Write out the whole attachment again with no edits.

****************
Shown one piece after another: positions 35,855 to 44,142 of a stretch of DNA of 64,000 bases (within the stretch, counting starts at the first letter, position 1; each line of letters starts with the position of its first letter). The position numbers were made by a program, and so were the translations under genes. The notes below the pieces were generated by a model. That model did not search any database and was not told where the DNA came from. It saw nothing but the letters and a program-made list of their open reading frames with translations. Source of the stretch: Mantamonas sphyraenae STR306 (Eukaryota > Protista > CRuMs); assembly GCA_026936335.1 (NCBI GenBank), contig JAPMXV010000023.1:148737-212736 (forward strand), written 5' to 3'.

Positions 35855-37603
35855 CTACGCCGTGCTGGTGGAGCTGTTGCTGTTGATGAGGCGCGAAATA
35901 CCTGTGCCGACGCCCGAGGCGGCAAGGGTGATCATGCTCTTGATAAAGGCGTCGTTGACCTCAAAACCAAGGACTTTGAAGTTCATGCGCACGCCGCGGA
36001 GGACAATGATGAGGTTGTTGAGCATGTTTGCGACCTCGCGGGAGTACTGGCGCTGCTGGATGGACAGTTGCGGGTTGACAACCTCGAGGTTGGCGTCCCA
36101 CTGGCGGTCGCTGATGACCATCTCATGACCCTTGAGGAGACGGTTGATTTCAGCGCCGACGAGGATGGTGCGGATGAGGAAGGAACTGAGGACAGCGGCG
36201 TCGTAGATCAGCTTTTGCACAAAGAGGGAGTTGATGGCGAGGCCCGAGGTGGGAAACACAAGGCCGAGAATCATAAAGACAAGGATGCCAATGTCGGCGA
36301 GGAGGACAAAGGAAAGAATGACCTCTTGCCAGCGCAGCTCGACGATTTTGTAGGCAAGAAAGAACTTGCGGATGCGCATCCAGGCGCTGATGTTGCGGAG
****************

Shown one piece after another: positions 35,855 to 44,142 of a stretch of DNA of 64,000 bases (within the stretch, counting starts at the first letter, position 1; each line of letters starts with the position of its first letter). The position numbers were made by a program, and so were the translations under genes. The notes below the pieces were generated by a model. That model did not search any database and was not told where the DNA came from. It saw nothing but the letters and a program-made list of their open reading frames with translations. Source of the stretch: Mantamonas sphyraenae STR306 (Eukaryota > Protista > CRuMs); assembly GCA_026936335.1 (NCBI GenBank), contig JAPMXV010000023.1:148737-212736 (forward strand), written 5' to 3'.

Positions 35855-37603
35855 CTACGCCGTGCTGGTGGAGCTGTTGCTGTTGATGAGGCGCGAAATA
35901 CCTGTGCCGACGCCCGAGGCGGCAAGGGTGATCATGCTCTTGATAAAGGCGTCGTTGACCTCAAAACCAAGGACTTTGAAGTTCATGCGCACGCCGCGGA
36001 GGACAATGATGAGGTTGTTGAGCATGTTTGCGACCTCGCGGGAGTACTGGCGCTGCTGGATGGACAGTTGCGGGTTGACAACCTCGAGGTTGGCGTCCCA
36101 CTGGCGGTCGCTGATGACCATCTCATGACCCTTGAGGAGACGGTTGATTTCAGCGCCGACGAGGATGGTGCGGATGAGGAAGGAACTGAGGACAGCGGCG
36201 TCGTAGATCAGCTTTTGCACAAAGAGGGAGTTGATGGCGAGGCCCGAGGTGGGAAACACAAGGCCGAGAATCATAAAGACAAGGATGCCAATGTCGGCGA
36301 GGAGGACAAAGGAAAGAATGACCTCTTGCCAGCGCAGCTCGACGATTTTGTAGGCAAGAAAGAACTTGCGGATGCGCATCCAGGCGCTGATGTTGCGGAG